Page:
Much of lawyering involves research and writing about the past, as arguments are made and cases built on what did or did not happen previously. The Vintage Baker is a collection of old recipes – evidence in fact of what did or did not happen in the kitchens of an earlier time. The recipes come from my cache of vintage recipe booklets and my lawyering skills as a researcher played an essential role in how I tracked down booklets that I read about, but did not own, how I discovered which recipes to include in my book, based on how popular they were and why.

Image by Ipernity/Flickr

How did the marketing of recipe booklets change over the years?

The marketing message of the booklets changed depending on the decade in which they were distributed. Booklets from the early 1900s, influenced by the 1906 passage of the Federal Pure Food and Drug Act, regulating food safety, advised women to keep their families healthy by baking with the “pure” and “healthy” ingredient advertised within their pages. During the Great Depression, the booklets of the 1930s appealed to the housewife’s frugal nature and sense of convenience. They implored her, for instance, to save money and time by leavening her cakes or waffles with baking powder, as opposed to doing so the old-fashioned way, with eggs or yeast.

Finally, the booklets of the 1950s, the salad days of the housewife, as it were, emphasized how dazzling the life of the booklet-wielding homemaker might be, encouraging her to bake “delicious, glamorous cakes” and to tell her neighbors of the fabulous ingredient she’d been introduced to so “that they [too might] enjoy luxurious living.” The women serving cakes and cookies in the images of these mid-century booklets always wear long, gorgeous dresses, with low-neck lines, and pearls, and I love them for it, as I run around my kitchen in my clogs and thick canvas apron…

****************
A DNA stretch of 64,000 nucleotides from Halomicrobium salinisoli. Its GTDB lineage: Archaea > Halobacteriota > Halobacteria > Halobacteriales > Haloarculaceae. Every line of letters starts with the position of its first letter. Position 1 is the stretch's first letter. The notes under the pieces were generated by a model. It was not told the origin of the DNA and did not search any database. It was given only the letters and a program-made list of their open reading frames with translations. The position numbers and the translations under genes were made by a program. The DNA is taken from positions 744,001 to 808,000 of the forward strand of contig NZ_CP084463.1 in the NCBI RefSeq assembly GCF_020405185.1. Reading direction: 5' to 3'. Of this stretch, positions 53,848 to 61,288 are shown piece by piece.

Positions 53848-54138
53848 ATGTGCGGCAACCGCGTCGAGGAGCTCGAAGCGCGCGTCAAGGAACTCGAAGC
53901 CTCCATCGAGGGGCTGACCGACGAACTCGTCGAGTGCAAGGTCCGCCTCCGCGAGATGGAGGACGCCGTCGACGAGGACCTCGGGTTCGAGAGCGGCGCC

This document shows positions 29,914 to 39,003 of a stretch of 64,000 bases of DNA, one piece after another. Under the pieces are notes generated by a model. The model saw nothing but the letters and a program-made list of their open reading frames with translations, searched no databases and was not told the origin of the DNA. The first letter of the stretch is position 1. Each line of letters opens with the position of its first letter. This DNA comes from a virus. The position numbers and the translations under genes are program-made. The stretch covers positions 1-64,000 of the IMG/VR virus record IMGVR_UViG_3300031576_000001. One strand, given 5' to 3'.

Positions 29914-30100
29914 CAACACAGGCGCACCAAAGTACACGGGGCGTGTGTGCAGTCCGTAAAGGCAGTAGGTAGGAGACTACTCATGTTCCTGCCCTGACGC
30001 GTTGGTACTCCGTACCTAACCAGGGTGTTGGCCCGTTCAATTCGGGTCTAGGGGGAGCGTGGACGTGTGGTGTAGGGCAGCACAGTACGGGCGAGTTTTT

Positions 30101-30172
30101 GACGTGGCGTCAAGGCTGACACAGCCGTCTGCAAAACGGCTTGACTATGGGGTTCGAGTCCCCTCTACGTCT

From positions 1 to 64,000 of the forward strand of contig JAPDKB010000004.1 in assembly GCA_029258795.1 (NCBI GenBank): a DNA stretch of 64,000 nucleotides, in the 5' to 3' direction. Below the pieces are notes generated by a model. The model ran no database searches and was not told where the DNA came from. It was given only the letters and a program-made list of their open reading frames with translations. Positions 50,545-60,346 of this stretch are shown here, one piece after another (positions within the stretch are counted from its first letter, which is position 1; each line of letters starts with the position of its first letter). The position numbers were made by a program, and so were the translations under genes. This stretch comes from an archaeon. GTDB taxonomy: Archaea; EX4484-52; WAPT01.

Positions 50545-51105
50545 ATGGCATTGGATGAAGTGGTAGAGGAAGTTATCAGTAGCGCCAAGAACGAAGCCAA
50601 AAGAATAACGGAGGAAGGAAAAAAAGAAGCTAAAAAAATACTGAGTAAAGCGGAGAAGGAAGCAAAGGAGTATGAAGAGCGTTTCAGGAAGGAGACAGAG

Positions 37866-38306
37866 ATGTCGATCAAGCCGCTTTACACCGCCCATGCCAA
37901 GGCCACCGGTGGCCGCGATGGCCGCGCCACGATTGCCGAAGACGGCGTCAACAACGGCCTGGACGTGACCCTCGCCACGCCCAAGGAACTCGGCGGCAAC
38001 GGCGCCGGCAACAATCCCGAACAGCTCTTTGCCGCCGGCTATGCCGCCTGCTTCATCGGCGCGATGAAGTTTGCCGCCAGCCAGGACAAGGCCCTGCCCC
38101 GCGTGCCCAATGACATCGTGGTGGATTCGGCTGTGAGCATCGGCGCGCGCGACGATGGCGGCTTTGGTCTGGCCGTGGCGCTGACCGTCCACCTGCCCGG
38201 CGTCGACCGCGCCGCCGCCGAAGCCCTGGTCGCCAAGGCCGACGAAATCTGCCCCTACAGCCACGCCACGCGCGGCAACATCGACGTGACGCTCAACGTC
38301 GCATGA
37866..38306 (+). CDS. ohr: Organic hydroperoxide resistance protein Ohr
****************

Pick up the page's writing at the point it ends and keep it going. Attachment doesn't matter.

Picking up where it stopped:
What does updating recipes for the modern chef entail?

It entails a combination of updating flavors via additional spice (banana fritters become chai banana fritters) or the inclusion of citrus (shortbread becomes lemon pepper shortbread), or an alternative flour (pie crust becomes almond-flavored pie crust) or milk, plus a removal of the above mentioned short cuts – cherry pie is made with homemade cherries and butter replaces shortening in the crust, for example. And almost every recipe calls for more salt than in its corresponding original — and more vanilla…two little tweaks that go a long way in making the flavors in my revamped sweets really pop.

How can we ensure now that our favorite recipes, like a certain home-made babka, won’t get forgotten in the future? Is it simple as ‘just keep making them?

Hmmm…the short answer is: yes. The more we make the recipes passed down to us by our grandparents or parents, for instance, and feed them to others, the more likely they will be remembered. My children love my lemon velvet sheet cake and know it is a riff on the one my grandmother made me when I was little. But as much as making our favorite recipes is important, I also believe telling stories about them is key. I am a food writer, and I tell stories about food for a living, but it is the stories that have a past – stories about recipes that have been passed down in a family, or traded amongst friends, that truly resonate and – most importantly – insure a robust future for that chocolate babka that everyone is so smitten with every time you make it.

Shira Feder is a writer. She can be reached at feder@forward.com